[1]              Bartleman’s book is the “only extant narrative by a participant in the April 1906 events” associated with the founding of the worldwide Pentecostal movement in Los Angeles (pg. 49, A Theology of the Holy Spirit:  The Pentecostal Experience and the New Testament Witness, Frederick Dale Bruner.  Grand Rapids, MI:  Eerdmans, 1970).
[2]              Pg. 31, Vision of the Disinherited:  The Making of American Pentecostalism, Robert Mapes Anderson.
[3]              Pg. xii, Azusa Street: The Roots of Modern-Day Pentecost, Frank Bartleman, ed. Synan.  While Paul defined preaching the gospel as proclaiming the death, burial, and resurrection of Christ, and salvation for sinners through faith in Him (1 Corinthians 15:1-4), the Gospel of Wealth preached a different gospel (Galatians 1:8-9).  “Exhorting his audiences—who paid for admission—Conwell, in his ‘Acres of Diamonds’ address, said: ‘I say that you ought to get rich, and it is your duty to get rich . . .  to make money honestly is to preach the gospel’” (pg. 174, Who’s Who in Christian History, ed. Douglas & Comfort).  Conwell may have held to the true gospel; but his writings and sermons are either entirely devoid of it or almost entirely so.  If he believed in it at all, he failed to preach it with anything close to the clarity with which he preached the need to get rich.
[4]              Pg. xii, Azusa Street: The Roots of Modern-Day Pentecost, Frank Bartleman, ed. Synan.
[5]              Pg. xii, Azusa Street: The Roots of Modern-Day Pentecost, Frank Bartleman, ed. Synan.  Bartleman’s father, in keeping with his Roman Catholicism, was also a continuationist.  Despite Bartleman’s belief in the Faith Cure, he wrote in 1925:  “My health had been poor, from a child” (pg. 1, Ibid.  Bartleman’s grammar leaves not a little to be desired throughout his book.)  Nor was Bartleman able to heal his own child, who tragically died in 1905 (pg. xv, Ibid).  As well, despite Romans 13, Bartleman “occasionally ran afoul of the law” for regularly creating what was essentially Christian graffiti (pg. xiv, Ibid)—if one can call law-breaking and producing graffiti Christian, which is very highly dubious.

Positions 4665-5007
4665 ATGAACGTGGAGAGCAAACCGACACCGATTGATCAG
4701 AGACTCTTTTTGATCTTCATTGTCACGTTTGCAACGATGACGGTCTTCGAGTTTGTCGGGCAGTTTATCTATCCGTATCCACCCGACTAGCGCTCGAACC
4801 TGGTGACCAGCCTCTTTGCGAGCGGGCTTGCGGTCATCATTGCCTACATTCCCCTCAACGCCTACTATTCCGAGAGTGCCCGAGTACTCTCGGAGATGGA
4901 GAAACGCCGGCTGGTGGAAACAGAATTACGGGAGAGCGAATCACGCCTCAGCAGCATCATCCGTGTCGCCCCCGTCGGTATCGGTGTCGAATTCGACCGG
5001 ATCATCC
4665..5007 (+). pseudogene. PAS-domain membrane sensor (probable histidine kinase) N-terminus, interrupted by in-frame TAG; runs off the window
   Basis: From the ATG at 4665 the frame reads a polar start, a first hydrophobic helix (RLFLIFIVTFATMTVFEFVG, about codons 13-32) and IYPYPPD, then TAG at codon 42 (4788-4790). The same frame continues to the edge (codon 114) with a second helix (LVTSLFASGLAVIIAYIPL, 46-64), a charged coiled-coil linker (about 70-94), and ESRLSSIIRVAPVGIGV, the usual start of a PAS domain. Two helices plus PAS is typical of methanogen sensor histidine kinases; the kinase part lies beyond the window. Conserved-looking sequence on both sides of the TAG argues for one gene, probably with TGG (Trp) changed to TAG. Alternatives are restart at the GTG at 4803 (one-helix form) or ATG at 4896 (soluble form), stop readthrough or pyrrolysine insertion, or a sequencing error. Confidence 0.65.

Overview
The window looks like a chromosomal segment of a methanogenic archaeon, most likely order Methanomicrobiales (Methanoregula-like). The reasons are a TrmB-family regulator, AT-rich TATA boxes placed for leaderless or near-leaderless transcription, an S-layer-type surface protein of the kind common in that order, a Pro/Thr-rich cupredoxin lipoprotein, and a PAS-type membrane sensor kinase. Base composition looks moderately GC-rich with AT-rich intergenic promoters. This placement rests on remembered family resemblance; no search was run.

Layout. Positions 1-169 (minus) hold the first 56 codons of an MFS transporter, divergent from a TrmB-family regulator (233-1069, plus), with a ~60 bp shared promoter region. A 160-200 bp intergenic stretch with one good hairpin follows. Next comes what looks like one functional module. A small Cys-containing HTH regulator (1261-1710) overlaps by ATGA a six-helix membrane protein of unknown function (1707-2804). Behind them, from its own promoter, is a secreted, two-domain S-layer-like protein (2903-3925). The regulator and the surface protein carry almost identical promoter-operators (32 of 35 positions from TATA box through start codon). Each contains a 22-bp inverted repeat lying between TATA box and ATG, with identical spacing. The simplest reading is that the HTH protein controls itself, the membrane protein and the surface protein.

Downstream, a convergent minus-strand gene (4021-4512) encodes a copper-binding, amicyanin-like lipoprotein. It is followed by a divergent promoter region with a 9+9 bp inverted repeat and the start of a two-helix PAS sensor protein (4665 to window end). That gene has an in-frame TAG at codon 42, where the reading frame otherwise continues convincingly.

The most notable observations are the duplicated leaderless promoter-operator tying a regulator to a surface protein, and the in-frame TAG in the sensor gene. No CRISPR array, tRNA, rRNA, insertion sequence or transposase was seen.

[6]              Pg. xxiii-xxiv, Azusa Street: The Roots of Modern-Day Pentecost, Frank Bartleman, ed. Synan.  “Frank Bartleman, like Parham, was afflicted with ailments from infancy:  gastric fever, double vision, varicose veins, frequent toothaches, and almost daily sick headaches and dyspepsia” (pg. 102, Vision of the Disinherited:  The Making of American Pentecostalism, Robert Anderson; quote marks in the original source, Bartleman’s From Plow to Pulpit:  From Maine to California, pgs. 6-12, have been removed).
[7]              Pg. xxii, Azusa Street: The Roots of Modern-Day Pentecost, Frank Bartleman, ed. Synan.
[8]              Pg. 74, Aspects of Pentecostal-Charismatic Origins, ed. Vinson Synan.
[9]              Pg. 172, Transforming Keswick:  The Keswick Convention, Past, Present, and Future, Price & Randall.
[10]            Pg. 29, Azusa Street: The Roots of Modern-Day Pentecost, Frank Bartleman, ed. Synan.